This is how you stop caring so much about what people think of you

Source: Andrea Piacquadio on Pexels.com

If I had a dollar for every time I got anxiety about what someone’s opinion of me was, I’d be filthy stinking rich. Many people, including myself, want to be accepted and seen by friends, family, coworkers, etc. It’s part of our nature. It’s why we feel super satisfied and content when we get lots of likes and comments on social media. It’s why we light up when our boss tells us we’ve done a good job or when our parents give us a nod of approval.

And when someone dislikes us, or we have no idea if they dislike us (but we assume so), our world comes crashing down. In comes the anxiety and the fear that they don’t like us or approve of us. And we only feel anxious because we know we’re freaking awesome and need to whole world to agree with that. Then comes the rush of thoughts on how we can change their minds about us.

If this resonates with you, I’m sure at some point you’ve Googled some version of “how to stop caring what others think of me.” I know I have. And Google comes up short every single time. Because most of the results tell us to let go of needing to be liked or to gain confidence in ourselves. Blah, blah, blah.

Here’s the tea: gaining self-confidence and letting go of things are sometimes LIFE LONG pursuits. You don’t just wake up one day and suddenly have all of the self-confidence in the world and suddenly stop caring about what your mom thinks of your life choices.

So, how do you stop caring about what other people think of you, exactly?

By realizing you’re trying to not care about the wrong thing. We’re always going to value people’s opinions of us, especially those we love and care about. We’re human, for crying out loud. And I already know that you know that you’re awesome.

The thing you need to stop caring about is closing loops and filling gaps or silence. You need to stop caring so much about incompletion. Hear me out.

I used to spend a tremendous amount of time explaining myself, defending my actions, and trying to get people to see my point of view in situations – all in the vein of getting their approval and getting them to like me. I HAD to close the loop, to fill the gap in their knowledge about me.

If you’re like me, you’re finisher. You cross all your t’s and dot all your i’s. No problem is left unsolved. Nothing is ever left unfinished and if it is, you end up feeling anxious.

So, if there’s something that someone doesn’t know about you that will help bring them to the other side (or at least off the fence) and have a positive opinion about you, you jump at the opportunity.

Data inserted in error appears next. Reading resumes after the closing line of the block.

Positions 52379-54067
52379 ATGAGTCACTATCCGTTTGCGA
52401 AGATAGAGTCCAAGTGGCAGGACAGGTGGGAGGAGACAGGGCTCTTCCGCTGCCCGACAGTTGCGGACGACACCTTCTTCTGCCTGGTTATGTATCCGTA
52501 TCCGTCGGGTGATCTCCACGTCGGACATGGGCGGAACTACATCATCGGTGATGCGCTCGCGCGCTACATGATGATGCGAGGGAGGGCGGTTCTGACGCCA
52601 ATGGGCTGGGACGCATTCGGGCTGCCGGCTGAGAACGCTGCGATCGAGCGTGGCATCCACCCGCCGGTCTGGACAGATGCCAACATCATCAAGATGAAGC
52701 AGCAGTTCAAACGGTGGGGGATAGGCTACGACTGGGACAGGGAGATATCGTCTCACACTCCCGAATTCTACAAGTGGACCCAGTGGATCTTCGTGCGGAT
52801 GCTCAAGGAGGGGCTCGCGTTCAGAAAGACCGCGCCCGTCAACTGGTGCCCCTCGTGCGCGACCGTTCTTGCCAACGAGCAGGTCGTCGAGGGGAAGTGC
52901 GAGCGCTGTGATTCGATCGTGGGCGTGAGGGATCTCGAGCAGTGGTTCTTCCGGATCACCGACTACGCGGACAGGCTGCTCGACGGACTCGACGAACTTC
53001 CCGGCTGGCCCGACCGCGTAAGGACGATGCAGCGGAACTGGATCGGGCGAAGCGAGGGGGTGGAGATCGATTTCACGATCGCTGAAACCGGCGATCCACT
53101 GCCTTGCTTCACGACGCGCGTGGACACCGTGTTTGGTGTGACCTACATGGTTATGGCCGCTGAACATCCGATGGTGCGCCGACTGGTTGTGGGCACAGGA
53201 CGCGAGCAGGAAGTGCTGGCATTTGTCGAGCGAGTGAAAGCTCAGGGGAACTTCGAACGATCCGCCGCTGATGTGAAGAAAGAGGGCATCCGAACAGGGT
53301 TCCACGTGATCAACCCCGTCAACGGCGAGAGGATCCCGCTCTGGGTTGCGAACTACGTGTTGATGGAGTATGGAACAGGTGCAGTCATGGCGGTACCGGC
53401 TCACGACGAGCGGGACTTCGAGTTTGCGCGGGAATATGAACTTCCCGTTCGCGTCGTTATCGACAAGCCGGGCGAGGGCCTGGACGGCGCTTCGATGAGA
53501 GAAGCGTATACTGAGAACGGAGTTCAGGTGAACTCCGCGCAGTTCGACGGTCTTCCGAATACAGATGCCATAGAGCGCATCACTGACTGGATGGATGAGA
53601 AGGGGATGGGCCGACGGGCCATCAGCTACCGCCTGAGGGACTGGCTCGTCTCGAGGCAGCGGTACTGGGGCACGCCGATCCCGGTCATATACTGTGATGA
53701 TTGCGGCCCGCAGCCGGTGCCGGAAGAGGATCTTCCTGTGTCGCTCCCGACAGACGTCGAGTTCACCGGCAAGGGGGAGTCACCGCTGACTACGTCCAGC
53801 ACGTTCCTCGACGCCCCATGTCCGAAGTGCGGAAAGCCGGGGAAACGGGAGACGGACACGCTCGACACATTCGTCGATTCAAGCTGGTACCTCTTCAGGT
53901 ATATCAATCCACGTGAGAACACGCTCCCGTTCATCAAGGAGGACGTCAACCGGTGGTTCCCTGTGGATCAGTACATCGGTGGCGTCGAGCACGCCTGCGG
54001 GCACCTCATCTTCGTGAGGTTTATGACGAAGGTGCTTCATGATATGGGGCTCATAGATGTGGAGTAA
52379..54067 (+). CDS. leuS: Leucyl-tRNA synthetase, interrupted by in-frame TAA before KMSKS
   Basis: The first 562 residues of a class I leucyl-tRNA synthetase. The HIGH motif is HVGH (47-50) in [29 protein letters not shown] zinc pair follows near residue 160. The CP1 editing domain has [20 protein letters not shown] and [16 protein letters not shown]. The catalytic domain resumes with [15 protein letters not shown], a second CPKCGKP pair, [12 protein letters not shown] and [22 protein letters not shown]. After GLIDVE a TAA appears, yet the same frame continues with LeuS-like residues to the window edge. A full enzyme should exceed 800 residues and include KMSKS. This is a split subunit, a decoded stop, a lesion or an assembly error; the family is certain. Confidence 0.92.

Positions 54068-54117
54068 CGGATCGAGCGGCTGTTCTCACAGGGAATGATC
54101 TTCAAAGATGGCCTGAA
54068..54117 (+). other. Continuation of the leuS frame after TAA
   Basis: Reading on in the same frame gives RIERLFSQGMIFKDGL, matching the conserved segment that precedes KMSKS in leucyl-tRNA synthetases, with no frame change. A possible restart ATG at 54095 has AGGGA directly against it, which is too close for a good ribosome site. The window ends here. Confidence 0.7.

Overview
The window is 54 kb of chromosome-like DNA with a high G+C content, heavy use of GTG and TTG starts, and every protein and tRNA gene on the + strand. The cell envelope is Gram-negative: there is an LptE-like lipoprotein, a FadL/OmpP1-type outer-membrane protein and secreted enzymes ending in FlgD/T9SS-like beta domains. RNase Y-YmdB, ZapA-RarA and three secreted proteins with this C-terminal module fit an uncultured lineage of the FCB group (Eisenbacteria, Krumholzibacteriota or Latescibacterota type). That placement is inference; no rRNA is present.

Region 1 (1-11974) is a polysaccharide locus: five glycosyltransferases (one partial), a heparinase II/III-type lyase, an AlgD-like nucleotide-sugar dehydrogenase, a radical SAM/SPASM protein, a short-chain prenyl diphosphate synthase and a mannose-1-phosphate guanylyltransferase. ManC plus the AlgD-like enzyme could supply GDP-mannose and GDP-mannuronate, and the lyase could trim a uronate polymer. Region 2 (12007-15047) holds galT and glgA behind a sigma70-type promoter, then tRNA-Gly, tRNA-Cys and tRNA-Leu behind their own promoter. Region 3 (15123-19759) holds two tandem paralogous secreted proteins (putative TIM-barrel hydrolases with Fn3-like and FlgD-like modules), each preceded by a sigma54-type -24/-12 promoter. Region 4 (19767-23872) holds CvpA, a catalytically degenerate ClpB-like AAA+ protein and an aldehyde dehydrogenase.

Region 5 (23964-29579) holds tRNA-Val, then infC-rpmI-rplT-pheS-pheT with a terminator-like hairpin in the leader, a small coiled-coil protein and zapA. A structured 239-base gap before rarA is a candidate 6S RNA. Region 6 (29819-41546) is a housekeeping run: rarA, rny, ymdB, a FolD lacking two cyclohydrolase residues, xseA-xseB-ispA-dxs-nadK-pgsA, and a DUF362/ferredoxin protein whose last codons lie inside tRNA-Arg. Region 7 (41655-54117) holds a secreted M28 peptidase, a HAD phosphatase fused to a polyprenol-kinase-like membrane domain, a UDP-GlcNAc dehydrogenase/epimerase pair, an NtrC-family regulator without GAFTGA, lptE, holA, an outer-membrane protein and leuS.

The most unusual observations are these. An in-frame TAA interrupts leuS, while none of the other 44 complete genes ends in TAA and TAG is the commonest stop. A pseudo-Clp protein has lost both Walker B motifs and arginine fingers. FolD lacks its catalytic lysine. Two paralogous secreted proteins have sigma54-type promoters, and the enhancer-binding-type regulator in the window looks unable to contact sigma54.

Source: Pixabay on Pexels.com

Now that we all feel seen, we can figure out what to do about this. The key isn’t just ignoring people’s criticism or comments. It’s not pulling all the self-confidence out of your butt. It’s being okay with incompletion. Being okay with open loops, unfinished business, and gaps in knowledge. It’s allowing people to go on without having you trailing them trying to prove how good of a person you are or how hardworking you are.

Leaving things unsaid is hard. And in order to stop concerning yourself with what people think of you, it’s important to not fill the silence. If your mom thinks you’re crazy for not wanting kids and you’ve said your piece about why and she still doesn’t get it, leave it at that. No need to continue to explain why and provide tangible proof in favor of your decision.

And here’s another cup of tea: It’s not your job to fix people or change their mind about you or anyone else. It’s their responsibility to decide how they feel about anything and anyone. Putting that on yourself leads to unnecessary pressure and stress.

And if there’s anything to let go of on your quest to stop caring of what people think of you, it’s the need to not be misunderstood. The need to close the loop and tie things in a nice neat bow to hand over to someone in the hopes then that they will understand and openly approve of you or your choices.

And when they don’t approve, around the loop goes again. Are you getting dizzy yet?

And yes, I said you need to be okay with being misunderstood.

Feeling misunderstood is not a great feeling. It’s frustrating and it can leave you feeling hopeless. Being okay with people not understanding you is something you need to accomplish in order to to stop caring about folks’ opinions of you.

Being misunderstood is not a danger (in most cases, at least). The world isn’t going to implode because your brother doesn’t understand your desire to go to the gym. Cities will still stand and the sky won’t fall.

I’m being a bit dramatic here, but you get me! The next time you find yourself frustrated or disappointed because someone’s opinion doesn’t meet your expectation, don’t you dare tie up that loose end.

The next time someone just doesn’t like you after your attempt to convince them otherwise, tell yourself that it’s okay to be misunderstood. And keep moving.

Besides, freeing yourself from needing people to like you or understand your decisions will free you up for some much needed creativity and energy to go out there and make bold in this world. Will you choose freedom?

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A visionary who will change the world.

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